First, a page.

House Republican Tax Plan

House Republicans have released a proposal for major tax reform. Kudos to Ways and Means chairman Kevin Brady for stepping up to the plate and planning ahead for 2017. Brady and his staff did extensive outreach to think tank experts and the GOP caucus, and they have come up with a blueprint that focuses on savings, investment, simplification, and economic growth.  

The GOP plan would cut the top personal income tax rate from 40 percent to 33 percent, while consolidating the bracket structure from 7 rates to 3. The plan would reduce the top tax rate on small businesses to 25 percent, and it would repeal the estate tax and alternative minimum tax.

The corporate tax rate would be cut from 35 percent to 20 percent. That would be the single most important thing that the next Congress could do for the U.S. economy. Corporations build factories, buy equipment, and hire workers to earn after-tax profits. Slashing the marginal tax rate by 15 points would substantially increase the after-tax profits companies could earn on new investments, and they would respond accordingly. More capital investment would mean more job opportunities and higher wages for American workers.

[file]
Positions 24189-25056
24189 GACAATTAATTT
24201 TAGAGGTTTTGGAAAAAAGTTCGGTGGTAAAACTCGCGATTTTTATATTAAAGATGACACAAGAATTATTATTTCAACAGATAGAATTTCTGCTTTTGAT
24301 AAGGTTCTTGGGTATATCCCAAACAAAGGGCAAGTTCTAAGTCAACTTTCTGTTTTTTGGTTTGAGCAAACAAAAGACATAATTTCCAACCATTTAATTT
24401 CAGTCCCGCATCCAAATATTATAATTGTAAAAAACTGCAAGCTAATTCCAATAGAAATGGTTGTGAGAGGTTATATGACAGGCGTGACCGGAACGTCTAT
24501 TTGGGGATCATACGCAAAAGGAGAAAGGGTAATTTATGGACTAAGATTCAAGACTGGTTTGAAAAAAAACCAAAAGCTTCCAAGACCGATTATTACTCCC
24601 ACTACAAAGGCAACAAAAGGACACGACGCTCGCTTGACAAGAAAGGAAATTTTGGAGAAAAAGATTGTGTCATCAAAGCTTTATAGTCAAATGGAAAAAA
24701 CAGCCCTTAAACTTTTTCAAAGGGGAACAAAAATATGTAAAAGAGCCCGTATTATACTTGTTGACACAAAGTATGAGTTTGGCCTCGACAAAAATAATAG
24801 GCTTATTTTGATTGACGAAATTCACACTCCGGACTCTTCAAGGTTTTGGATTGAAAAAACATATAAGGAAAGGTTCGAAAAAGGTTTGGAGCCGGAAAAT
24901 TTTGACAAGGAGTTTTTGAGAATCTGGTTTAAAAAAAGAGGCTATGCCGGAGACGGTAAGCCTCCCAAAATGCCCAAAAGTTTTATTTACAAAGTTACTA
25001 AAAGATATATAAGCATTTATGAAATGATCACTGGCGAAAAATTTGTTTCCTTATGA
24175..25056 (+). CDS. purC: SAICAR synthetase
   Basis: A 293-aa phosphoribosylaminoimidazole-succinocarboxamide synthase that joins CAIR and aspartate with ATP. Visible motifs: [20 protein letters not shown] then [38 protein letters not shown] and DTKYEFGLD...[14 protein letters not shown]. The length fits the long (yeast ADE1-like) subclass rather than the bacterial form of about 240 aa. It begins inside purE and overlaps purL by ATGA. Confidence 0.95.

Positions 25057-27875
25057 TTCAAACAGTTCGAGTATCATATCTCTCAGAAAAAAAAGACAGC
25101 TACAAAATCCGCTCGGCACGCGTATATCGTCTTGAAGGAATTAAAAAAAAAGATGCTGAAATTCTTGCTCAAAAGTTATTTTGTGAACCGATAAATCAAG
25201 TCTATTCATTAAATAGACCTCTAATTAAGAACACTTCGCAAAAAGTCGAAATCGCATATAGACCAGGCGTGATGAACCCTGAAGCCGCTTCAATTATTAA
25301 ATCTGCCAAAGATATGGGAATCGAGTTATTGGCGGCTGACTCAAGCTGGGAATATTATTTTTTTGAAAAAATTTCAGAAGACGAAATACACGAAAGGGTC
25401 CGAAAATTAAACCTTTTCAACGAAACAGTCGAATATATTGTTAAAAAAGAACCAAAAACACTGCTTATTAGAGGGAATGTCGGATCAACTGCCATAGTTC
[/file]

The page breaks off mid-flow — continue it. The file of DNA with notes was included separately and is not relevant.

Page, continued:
The GOP plan would allow businesses to immediately write off capital investment, which would further boost after-tax returns on new investment and simplify the tax code. The plan would adopt a “territorial” approach for foreign business income to make America an attractive place to headquarter multinational corporations. The lower tax rate, territorial approach, and capital expensing would generate a large inflow of real investment and paper profits to our shores, rather than repelling them as our current tax system does.

The GOP plan would expand individual saving opportunities as well. In particular, it embraces the Brat/Flake proposal (H.R. 4094/S. 2320) for creating Universal Savings Accounts (USAs). After the big success of such accounts in Canada and Britain, I’ve long argued that USAs are a no-brainer for tax reform in the USA.

House Speaker Paul Ryan has championed major tax reform for years. If Donald Trump wins the White House, the GOP could well move swiftly on tax reform early in 2017. Ryan and Brady are smart to put a detailed plan out there now and rally support for bold changes.